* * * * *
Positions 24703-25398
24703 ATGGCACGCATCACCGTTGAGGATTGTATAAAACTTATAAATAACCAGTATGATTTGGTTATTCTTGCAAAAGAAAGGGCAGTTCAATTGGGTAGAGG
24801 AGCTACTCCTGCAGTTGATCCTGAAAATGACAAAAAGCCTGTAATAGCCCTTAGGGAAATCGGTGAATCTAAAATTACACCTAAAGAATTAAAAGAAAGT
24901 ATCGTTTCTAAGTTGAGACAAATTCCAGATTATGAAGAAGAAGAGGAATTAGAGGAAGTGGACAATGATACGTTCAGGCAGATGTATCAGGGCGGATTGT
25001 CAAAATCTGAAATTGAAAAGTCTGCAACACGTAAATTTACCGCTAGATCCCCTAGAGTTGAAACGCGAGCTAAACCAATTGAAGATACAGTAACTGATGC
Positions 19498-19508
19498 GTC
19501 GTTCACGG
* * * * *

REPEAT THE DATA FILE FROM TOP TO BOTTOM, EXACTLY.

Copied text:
Positions 24703-25398
24703 ATGGCACGCATCACCGTTGAGGATTGTATAAAACTTATAAATAACCAGTATGATTTGGTTATTCTTGCAAAAGAAAGGGCAGTTCAATTGGGTAGAGG
24801 AGCTACTCCTGCAGTTGATCCTGAAAATGACAAAAAGCCTGTAATAGCCCTTAGGGAAATCGGTGAATCTAAAATTACACCTAAAGAATTAAAAGAAAGT
24901 ATCGTTTCTAAGTTGAGACAAATTCCAGATTATGAAGAAGAAGAGGAATTAGAGGAAGTGGACAATGATACGTTCAGGCAGATGTATCAGGGCGGATTGT
25001 CAAAATCTGAAATTGAAAAGTCTGCAACACGTAAATTTACCGCTAGATCCCCTAGAGTTGAAACGCGAGCTAAACCAATTGAAGATACAGTAACTGATGC
Positions 19498-19508
19498 GTC
19501 GTTCACGG